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Center for Archival Research and Training (CART)

2018-2019 Projects

Trianon Press Archive



CART Fellows Jessica Calvanico, Morgan Gates, Hannah Newburn, and Nicholas Whittington worked on processing the archives of the Trianon Press, a publisher of exceptional art and fine-press books founded by Arnold Fawcus in Paris, which operated from the mid-1940s through the 1980s. Most known for its close relationship with the William Blake Trust and its production of fine facsimiles of Blake’s illuminated works, Trianon Press also produced publications such as Le Dur Desir de Durer by Paul Éluard, with illustrations by Marc Chagall; The Haggadah for Passover, illustrated by Ben Shahn; Sur Marcel Duchamp by Robert Lebel; Gislebertus, Sculptor of AutunLes Baigneuses by Paul Cézanne, with text by Jean Cassou; and Miserere by Georges Roualt. To make Trianon’s virtually indistinguishable facsimiles, Fawcus employed two intricate techniques in the printing process: collotype, a photographic printing process using light-sensitive sheets of gelatin; and pochoir, a stencil process used to hand color the collotype prints, which sometimes involved as many as 42 individually applied layers to produce a single plate.

The full Archive contains over 500 boxes of materials from the Press, including stencils, negatives, maquettes, plates, and other materials from the entire printing and production process up to the final publication, for both completed and uncompleted projects. Also included are correspondence with authors and artists such as Aldous Huxley, Robert Graves, Marcel Duchamp, and Ben Shahn; business records; craftsmen’s color notes and time sheets; and photographs.

For more information on the Trianon Press, consult Recollections of Trianon Press, an oral history given by Julie Fawcus.


The finding aid for the Trianon Press Archive is now available on the Online Archive of California:






Artwork and Material Culture of the Grateful Dead


In Summer 2018, CART Fellow Wyatt Young organized and described the Artwork series of the Grateful Dead Records, and will collaboratively curate an exhibit in Dead Central in January 2020. This series contains striking visual materials created by numerous professional and amateur artists; some gifted to the Grateful Dead, some created by the band members themselves, and some created for albums and other projects by the Grateful Dead. The series includes over 80 linear feet of framed items and boxed material, and covers a variety of artists, media, and formats.


For more information on the Grateful Dead Archive, consult the UCSC Grateful Dead Archive website and the Grateful Dead research guide, and visit the Grateful Dead Archive Online (GDAO).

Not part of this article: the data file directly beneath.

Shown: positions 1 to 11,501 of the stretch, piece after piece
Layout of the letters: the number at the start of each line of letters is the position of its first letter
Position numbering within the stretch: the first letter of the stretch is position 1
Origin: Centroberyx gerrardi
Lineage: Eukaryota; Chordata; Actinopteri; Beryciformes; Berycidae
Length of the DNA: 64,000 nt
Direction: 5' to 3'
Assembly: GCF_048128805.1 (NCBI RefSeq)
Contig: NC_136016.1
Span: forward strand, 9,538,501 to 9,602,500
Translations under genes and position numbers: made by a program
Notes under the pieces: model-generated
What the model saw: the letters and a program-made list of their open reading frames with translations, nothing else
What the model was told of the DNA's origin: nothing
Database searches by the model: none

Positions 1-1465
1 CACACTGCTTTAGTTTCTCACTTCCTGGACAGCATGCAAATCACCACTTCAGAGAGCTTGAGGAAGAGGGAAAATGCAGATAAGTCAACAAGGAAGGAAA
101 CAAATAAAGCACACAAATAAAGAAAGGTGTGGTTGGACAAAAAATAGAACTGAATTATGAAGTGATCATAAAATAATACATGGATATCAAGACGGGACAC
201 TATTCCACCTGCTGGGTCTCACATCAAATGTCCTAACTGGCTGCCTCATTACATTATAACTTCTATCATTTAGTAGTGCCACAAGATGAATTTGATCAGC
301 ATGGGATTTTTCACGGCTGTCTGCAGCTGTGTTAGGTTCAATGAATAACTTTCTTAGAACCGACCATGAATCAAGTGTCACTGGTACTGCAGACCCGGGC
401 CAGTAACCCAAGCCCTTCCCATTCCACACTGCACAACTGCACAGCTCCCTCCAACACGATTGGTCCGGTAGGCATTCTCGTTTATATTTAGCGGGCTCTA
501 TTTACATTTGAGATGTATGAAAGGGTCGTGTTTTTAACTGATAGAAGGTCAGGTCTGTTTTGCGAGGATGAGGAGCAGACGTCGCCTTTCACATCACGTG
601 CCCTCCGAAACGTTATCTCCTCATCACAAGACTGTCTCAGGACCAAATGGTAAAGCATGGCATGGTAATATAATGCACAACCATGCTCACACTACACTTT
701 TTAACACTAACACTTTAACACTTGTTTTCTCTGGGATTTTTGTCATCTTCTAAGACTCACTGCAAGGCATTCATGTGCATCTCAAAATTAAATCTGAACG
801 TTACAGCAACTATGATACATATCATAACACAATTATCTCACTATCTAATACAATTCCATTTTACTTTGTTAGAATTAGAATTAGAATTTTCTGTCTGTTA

Photos of Dead Central exhibit space

The finding aid for the Artwork series of the Grateful Dead Records is now available on the Online Archive of California:

This finding aid includes a browsable index of images of the artwork, which can be downloaded as a PDF.

2017-2018 Projects

other minds logograteful dead stickers


The collections being processed as part of the 2017-2018 CART Program are thematically connected by music, and comprise some of our most prominent archival holdings. The records of the Other Minds organization and the Grateful Dead Records complement many of our existing processed collections, such as the Lou Harrison papers, the John Cage mycology collection, the Frank Kofsky Audio & Photo Collection of the Jazz and Rock Movement, and many other art, photography, and literary collections.


Other Minds Records:

CART fellows Jon Myers, Jay Arms, and Madison Heying participated in the processing of the records of Other Minds, the acclaimed San Francisco-based nonprofit organization dedicated to the promotion of experimental music. This collection includes over 100 boxes of programs, artwork, photographs, scores, correspondence, artist files, and business records of the organization. In addition, the collection includes over 4,000 reel-to-reel audio tapes of interviews and performances from the tape archive of the Berkeley-based independent radio station, KPFA. Fellows worked alongside the CART Archivist to preserve, inventory, arrange, and describe this unprocessed collection in order to make it available for research. 


Grateful Dead Records:

CART fellows Alessia Cecchet and Gabriel Mindel participated in the processing of the Grateful Dead business records. These materials comprise over 400 boxes of partially processed materials such as tour information, contracts, ledgers, tickets, merchandise, correspondence, accounting files, and promotional materials. Fellows worked alongside the CART Archivist to inventory, rehouse, arrange, and describe these materials in order to make the collection more widely available to the UCSC community and beyond.